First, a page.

Premier John Horgan of British Columbia said on Wednesday that he sees “no quick fix” to the surging Canadian question about territorial rights as a First Nations group and law enforcement clashed in a remote northern part of the province this week.
Horgan, in his first public comments since Royal Canadian Mounted Police moved against an Indigenous blockade of a pipeline project earlier this week, said there are just not straightforward answers to be had as Canada wrestles with a question touching energy policy, historical record, and national identities.
He also said he saw in the broader solidarity movement coalescing behind the blockaders those who had out-of-jurisdiction fights to pick.
"There were those talking about diluted bitumen. There were those talking about eradicating capitalism," he told reporters at a news conference in Victoria, in reference to a string of solidarity actions in cities across the country and elsewhere in the world.
Support for the Wet’suwet’en caused Prime Minister Justin Trudeau to delay a speech and change its venue after a long column of protesters charged into the original venue in Ottawa on Tuesday. He eventually addressed the invited Indigenous leaders at a different location, without referencing the breached blockade, and without taking questions from reporters.
Horgan, the New Democrat premier of the coastal province, said that his government believed it had met its obligations to consult with Indigenous nations in approving TransCanada's Coastal Gaslink project by receiving the "free, prior, and informed" consent that is referenced in United Nations declarations on indigenous rights to which has Canada committed.
The premier said that he had spoken with the prime minister and they had agreed that the province was unique in the federation because of the amount of unceded territory it contained.
Unceded territory refers to land upon which inhabitants lived when colonial visitors arrived who never came to a formal agreement with them. Horgan has also been described as the premier of "so-called" British Columbia in some tightly-edited video montages that have been posted online in recent days.
Other Indigenous representatives in similarly unceded parts of the province confronted Trudeau in Kamloops on Wednesday, with Will Geoge, a guardian of a Watch House erected to watch over a Trans Mountain terminal site in Burnaby, calling the events in Wet'suwet'en territory "unacceptable."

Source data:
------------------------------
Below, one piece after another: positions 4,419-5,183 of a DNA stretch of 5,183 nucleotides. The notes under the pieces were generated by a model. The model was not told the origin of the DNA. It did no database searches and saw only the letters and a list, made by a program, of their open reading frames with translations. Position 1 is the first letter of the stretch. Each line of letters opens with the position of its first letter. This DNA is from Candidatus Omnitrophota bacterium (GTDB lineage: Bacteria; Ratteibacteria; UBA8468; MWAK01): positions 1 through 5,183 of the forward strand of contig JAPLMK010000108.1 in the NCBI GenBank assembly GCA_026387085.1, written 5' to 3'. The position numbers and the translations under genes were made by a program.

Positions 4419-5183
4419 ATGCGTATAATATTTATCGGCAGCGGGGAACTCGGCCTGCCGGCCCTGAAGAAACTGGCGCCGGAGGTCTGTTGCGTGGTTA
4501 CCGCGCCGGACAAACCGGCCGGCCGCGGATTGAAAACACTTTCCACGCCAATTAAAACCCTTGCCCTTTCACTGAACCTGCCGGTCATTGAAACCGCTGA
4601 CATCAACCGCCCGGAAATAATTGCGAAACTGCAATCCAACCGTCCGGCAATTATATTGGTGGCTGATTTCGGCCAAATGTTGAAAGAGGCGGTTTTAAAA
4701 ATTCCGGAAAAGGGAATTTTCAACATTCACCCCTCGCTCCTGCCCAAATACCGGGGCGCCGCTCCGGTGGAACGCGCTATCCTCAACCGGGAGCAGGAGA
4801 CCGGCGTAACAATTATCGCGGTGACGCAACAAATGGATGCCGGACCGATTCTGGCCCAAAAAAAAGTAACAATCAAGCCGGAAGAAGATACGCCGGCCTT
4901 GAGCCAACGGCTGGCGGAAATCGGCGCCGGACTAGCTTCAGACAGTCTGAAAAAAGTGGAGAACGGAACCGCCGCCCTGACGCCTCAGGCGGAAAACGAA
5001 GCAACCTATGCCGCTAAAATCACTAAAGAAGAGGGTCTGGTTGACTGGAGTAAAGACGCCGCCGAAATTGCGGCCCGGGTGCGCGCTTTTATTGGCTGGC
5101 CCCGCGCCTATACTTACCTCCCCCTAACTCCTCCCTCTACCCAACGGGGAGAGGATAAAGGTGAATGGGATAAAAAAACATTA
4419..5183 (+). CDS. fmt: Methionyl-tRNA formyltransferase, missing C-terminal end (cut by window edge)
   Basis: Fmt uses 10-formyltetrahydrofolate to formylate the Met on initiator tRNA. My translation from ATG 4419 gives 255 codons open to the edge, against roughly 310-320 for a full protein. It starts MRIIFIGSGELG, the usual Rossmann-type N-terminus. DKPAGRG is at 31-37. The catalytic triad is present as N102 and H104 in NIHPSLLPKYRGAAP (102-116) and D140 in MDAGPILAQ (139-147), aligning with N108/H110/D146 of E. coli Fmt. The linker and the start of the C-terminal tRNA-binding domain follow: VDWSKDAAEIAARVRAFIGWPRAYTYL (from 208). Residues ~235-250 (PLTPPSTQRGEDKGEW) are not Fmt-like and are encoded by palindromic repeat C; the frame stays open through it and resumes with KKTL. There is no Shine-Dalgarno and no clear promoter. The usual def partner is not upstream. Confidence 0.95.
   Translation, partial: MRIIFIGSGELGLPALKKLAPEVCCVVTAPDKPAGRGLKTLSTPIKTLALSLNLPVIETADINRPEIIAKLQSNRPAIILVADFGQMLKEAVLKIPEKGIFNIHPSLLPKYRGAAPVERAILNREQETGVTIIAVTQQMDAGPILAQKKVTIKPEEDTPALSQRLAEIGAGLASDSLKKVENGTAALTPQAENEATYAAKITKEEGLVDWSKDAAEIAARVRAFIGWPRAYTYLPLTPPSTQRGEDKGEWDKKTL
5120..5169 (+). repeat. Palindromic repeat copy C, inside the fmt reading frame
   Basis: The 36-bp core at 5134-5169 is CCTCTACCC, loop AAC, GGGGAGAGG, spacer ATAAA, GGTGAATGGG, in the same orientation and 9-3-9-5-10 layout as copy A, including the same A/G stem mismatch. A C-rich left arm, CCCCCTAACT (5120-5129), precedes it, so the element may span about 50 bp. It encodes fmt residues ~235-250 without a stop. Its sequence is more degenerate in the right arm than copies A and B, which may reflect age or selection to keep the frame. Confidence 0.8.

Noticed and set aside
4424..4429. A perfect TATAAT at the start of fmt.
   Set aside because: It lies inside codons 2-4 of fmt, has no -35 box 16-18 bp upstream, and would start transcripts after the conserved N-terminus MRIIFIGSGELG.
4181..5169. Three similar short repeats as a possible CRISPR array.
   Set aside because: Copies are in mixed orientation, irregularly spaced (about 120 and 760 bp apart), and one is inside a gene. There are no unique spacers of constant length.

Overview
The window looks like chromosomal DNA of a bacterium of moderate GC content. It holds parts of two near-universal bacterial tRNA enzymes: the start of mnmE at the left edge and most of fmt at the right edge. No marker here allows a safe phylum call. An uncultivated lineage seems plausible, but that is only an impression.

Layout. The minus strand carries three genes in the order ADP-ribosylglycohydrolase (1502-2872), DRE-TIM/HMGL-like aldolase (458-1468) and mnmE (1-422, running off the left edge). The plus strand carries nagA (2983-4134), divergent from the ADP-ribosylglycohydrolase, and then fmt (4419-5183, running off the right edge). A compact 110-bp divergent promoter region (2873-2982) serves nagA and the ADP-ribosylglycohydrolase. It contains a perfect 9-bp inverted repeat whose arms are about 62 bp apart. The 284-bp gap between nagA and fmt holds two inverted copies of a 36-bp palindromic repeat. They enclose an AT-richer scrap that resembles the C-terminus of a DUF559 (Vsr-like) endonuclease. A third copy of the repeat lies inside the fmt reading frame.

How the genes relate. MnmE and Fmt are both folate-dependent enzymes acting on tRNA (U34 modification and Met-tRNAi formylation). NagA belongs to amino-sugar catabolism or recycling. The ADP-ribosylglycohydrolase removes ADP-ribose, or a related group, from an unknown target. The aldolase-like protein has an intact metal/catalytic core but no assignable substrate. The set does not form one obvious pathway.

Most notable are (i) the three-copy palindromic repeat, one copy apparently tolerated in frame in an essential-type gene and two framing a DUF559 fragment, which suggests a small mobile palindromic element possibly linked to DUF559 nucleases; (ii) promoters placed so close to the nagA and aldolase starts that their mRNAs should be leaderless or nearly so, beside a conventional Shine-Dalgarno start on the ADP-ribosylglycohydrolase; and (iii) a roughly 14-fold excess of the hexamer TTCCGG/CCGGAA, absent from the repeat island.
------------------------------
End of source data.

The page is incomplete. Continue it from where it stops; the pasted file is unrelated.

Geoge, a member of the Tsleil-Waututh Nation, was one of those drawing a direct link between his own nation's experience with the Crown with that of the Wet'suwet'en hereditary chiefs, title holders and land defenders at Gdimt'en and Unist'ot'en.
"There were those talking about diluted bitumen. There were those talking about eradicating capitalism," B.C. Premier John Horgan told reporters at a news conference. @5thEstate reports for @NatObserver #bcpoli #cdnpoli #CoastalGasLink
"This is the same fight as the fight to stop Trans Mountain's disastrous diluted bitumen pipeline and tanker project. The risks are too great — we can not and we will not allow them to destroy our way of life," he said. "No means no."
"Indigenous peoples in Canada have been more than generous in sharing, in fact, we have been left with almost nothing. That is why we must protect the little we have left," he said.
Last month, TransCanada Coastal GasLink requested and received an injunction that was similar to the one granted to Kinder Morgan (the previous owner of Trans Mountain prior to the government's offer to purchase the pipeline and related assets) at the Trans Mountain tanker terminal and tank farm cite on unceded Tsleil-Waututh territory in Burnaby last year.
Meanwhile, a pro-pipeline convoy of oil rig trucks and other vehicles that is critical of Trudeau's policies for not doing enough to support the oilpatch, is now hoping to reach Ottawa. The group has been raising money on a Gofundme page for fuel and other expenses. The pro-pipeline advocates have gotten support from an oilpatch industry lobby group, the Canadian Association of Petroleum Producers, which has been running advertising for the fundraising efforts on Facebook through a page that it manages called Canada's Energy Citizens.
Back in Victoria, Premier Horgan sought to draw a balance between extending an olive branch of honest negotiation with the hereditary chiefs of the clans of the Wet'suwet'en First Nation which are not in agreement with their nation's elected chiefs in consenting to the project and stressing his government believed it had done all it needed to do to approve the project in good faith.
All the nations "from well-head to waterline" had agreed, he said.
But within those 20 First Nations whose traditional territory the Coastal Gaslink pipeline snakes there are also 13 houses and five clans, and the hereditary chiefs — those whose authority is passed down generationally rather than granted at the end of some form of selection or election process — don’t always agree with the elected officials. The different groups and systems have brought varying levels of authority to the territory. A lot of these systems were uprooted when the land was settled by European immigrants.
In this case, members of the Gidimt'en clan of the Wet'suwet'en's Unist'ot'en (Big Frog Clan), which has for the past decade maintained a camp that enforces their territorial rights and last month received an injunction to cease blocking access to Coastal Gaslink pipeline builders.
Editor's note: This article was updated at 5:49 p.m. ET on Jan. 9, 2018 to correct that B.C. Premier John Horgan's news conference was held in Victoria, B.C. It was updated again at 11:48 p.m. ET with additional background and comment from another First Nations representative and details about a pro-pipeline convoy.